PLANS have been unveiled to revitalise the famous Park Avenue cricket ground in Bradford and turn it into a £5.5 million state-of-the-art facility.
The bid to restore the ground to its former glory is a partnership between the England and Wales Cricket Board (ECB), Yorkshire County Cricket Club (YCCC), and Bradford Council, with work mapped out in five stages between now and 2019.
A feasibility study has now been completed with details on how the venue would be brought up to first-class cricket standards, with the prospect of the ground being used to host elite women’s and disability cricket, and potentially some Yorkshire first-team games.
Bradford Park Avenue in its heyday from the 1950s and how it will look as part of new plans to revamp the famous cricket venue.
Images of the new community pavilion (above) and the practice and netting area (below).
Cricket was first played on the Park Avenue site in 1872, and between 1880 and 1996 it was used for first-class cricket by Yorkshire CCC.
The ground has since fallen into disrepair, and is now only being used for local league cricket.
Once work to complete the community practice nets is complete, the second phase, costed at £140,000, would involve upgrading the Park Avenue surface to first-class level, as well as renovating the existing scoreboard and groundsman’s store.
Phase three has been identified as the most expensive at £2.5m, the bulk of which would be spent on a new Community Pavilion, with changing rooms fitted to County Cricket standards, a restaurant with a capacity for 250 diners, and more than 1,000 new seats for spectators.
The fourth phase would see a £940,000 revamp of the existing East Stand of the ground, with repairs to existing terraces and boundary walls, and the building of more than 4,000 new seats.
The final stage would see ECB-standard floodlights installed around the ground at a cost of £1.35million, with the full £5.5million project scheduled to be completed by 2019.
According to the feasibility study, annual running costs for the changing pavilion and nets are estimated at £53,450, with developers looking to recoup £46,800 through customer use.
Once it is constructed, the Community Pavilion is expected to cost £321,650 a year to run and upkeep, but it is hoped it will make a profit by generating £420,000 per year through a mixture of cricket, community, and commercial use.
Bradford Park Avenue (above) in a sorry state of disrepair.
Councillor Imran Khan, executive member for environment and sport for Bradford Council, said: “This scheme will transform Park Avenue cricket ground into a first-class facility for the district, with specialist provision for players with disabilities and ladies’ teams.”
Mr Arthur confirmed that as part of Yorkshire’s agreement with the ECB, the club was looking to bid to be part of the new Women’s Super League, set to start in 2016, and said the plan was for a Yorkshire CCC women’s team to be based in Bradford in the future.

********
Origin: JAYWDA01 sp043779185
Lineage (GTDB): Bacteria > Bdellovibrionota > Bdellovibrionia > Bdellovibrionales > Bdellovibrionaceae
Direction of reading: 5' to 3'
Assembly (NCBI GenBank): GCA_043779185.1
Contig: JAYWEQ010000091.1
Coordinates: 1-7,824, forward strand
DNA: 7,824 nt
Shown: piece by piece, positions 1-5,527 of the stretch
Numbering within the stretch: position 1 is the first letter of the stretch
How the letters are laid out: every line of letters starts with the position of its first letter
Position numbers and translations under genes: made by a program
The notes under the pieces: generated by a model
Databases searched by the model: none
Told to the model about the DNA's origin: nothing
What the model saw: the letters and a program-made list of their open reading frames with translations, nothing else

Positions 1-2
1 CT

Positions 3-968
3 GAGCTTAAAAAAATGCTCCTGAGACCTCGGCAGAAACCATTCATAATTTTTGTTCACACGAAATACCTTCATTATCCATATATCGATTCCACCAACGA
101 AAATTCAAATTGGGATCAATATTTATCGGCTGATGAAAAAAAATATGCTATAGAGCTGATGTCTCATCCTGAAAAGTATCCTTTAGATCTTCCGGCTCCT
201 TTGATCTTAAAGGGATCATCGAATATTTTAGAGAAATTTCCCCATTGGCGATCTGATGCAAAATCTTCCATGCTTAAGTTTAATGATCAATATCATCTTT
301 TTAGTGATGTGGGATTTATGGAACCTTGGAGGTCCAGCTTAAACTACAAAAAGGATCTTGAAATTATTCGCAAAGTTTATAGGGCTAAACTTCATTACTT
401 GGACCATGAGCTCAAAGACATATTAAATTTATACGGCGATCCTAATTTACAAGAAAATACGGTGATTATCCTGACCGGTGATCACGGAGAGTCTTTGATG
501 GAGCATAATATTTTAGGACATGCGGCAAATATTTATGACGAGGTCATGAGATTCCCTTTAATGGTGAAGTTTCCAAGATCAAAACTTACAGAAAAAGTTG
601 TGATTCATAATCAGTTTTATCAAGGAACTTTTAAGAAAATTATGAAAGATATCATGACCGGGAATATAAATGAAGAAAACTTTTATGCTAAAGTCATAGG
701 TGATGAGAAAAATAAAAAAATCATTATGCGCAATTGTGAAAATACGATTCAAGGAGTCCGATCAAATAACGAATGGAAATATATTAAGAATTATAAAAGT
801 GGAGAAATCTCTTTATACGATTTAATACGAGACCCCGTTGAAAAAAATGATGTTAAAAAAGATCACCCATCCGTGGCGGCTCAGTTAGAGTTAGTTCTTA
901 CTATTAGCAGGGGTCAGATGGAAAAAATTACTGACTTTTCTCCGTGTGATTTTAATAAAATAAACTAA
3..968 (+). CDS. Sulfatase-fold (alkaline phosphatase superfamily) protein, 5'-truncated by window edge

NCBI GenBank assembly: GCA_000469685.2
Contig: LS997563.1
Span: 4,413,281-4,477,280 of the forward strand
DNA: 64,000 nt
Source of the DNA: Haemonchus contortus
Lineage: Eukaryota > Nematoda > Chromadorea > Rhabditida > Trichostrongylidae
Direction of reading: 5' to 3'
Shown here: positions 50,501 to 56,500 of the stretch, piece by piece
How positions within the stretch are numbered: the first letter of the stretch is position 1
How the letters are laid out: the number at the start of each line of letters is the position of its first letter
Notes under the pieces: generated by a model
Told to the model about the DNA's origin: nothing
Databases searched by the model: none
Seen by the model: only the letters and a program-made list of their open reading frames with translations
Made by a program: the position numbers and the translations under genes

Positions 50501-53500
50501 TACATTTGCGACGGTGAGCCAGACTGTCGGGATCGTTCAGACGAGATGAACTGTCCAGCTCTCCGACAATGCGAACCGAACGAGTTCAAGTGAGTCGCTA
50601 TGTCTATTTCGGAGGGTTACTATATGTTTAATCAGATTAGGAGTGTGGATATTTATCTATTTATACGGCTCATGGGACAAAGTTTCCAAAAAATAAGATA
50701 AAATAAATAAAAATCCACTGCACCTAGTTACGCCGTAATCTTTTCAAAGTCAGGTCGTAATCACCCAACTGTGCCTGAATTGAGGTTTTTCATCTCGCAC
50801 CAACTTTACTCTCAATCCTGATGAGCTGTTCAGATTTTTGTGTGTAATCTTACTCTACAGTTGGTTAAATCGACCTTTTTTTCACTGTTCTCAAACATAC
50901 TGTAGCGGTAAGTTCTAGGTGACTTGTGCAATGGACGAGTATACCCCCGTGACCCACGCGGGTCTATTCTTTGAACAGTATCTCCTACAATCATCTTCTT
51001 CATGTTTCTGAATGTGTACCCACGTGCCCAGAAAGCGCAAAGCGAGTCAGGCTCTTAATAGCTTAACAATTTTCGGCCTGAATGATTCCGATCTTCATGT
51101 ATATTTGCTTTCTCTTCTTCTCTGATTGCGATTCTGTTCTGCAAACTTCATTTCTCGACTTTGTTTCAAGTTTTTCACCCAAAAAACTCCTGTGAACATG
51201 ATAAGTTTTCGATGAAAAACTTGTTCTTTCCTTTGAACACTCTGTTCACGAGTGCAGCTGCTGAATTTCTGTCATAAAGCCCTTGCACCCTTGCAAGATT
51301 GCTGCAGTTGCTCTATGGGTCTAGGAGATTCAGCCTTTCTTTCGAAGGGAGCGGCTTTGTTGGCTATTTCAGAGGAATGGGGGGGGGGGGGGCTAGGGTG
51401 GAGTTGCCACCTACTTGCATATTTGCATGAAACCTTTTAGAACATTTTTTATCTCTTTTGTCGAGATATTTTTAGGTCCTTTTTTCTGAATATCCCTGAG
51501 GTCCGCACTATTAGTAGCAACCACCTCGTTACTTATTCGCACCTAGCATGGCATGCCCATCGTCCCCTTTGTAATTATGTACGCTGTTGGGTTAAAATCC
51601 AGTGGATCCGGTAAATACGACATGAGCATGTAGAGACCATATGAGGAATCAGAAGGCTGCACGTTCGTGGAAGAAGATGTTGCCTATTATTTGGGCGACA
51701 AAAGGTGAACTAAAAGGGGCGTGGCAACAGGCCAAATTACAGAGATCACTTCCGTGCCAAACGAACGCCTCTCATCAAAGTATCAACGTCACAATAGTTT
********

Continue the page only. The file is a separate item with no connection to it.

“The plans are exciting for cricket in Bradford, and once the first phase is complete, we are hoping to get 2,000 people a week using the practice facility over the summer months,” he said.
“There is history and tradition at Park Avenue, and this is a fantastic opportunity for regeneration in the heart of what is a growth city.”
As part of work funded by Sport England, the ECB targeted Bradford as one of five cities in which to engage more closely with South-Asian communities.
However, figures in the Council’s Playing Pitch Strategy, released in November last year, suggested there is a shortage of 18 cricket grounds across the district, with that figure rising to 25 venues by 2021.
To boost grass-roots participation, the first stage of the ambitious revamp would see eight practice wickets and nets installed on the site of the former Bradford Park Avenue football pitch, situated next to the ground.
The project would also involve the building of an inclusive changing pavilion, complete with car parking, security fencing, and CCTV, with indicative costs running to £570,000.
An ECB spokesman said: “These are exciting plans which we are working on in partnership with Yorkshire CCC and Bradford Council.
“They will be of enormous benefit to clubs and leagues in the local area, and form an important part of ECB’s wider efforts to support South-Asian cricket communities nationwide.”
Subject to funding, work is provisionally scheduled to begin in the new year, with the aim of having the facility up and running next summer.
“The aim is to create a first-class ground, but it will be a ground primarily for the community,” said Mark Arthur, Chief Executive of Yorkshire CCC.
“It’s a unique concept, and would give Bradford national and international recognition for using cricket as a positive vehicle for social inclusion.
“The plan is for the venue to host some elite games of women’s and disabled cricket, and there may be the chance of the odd Yorkshire game, particularly in 2019 when Headingley has such a busy international schedule.
“It would be extremely useful for us to have that facility in Bradford.”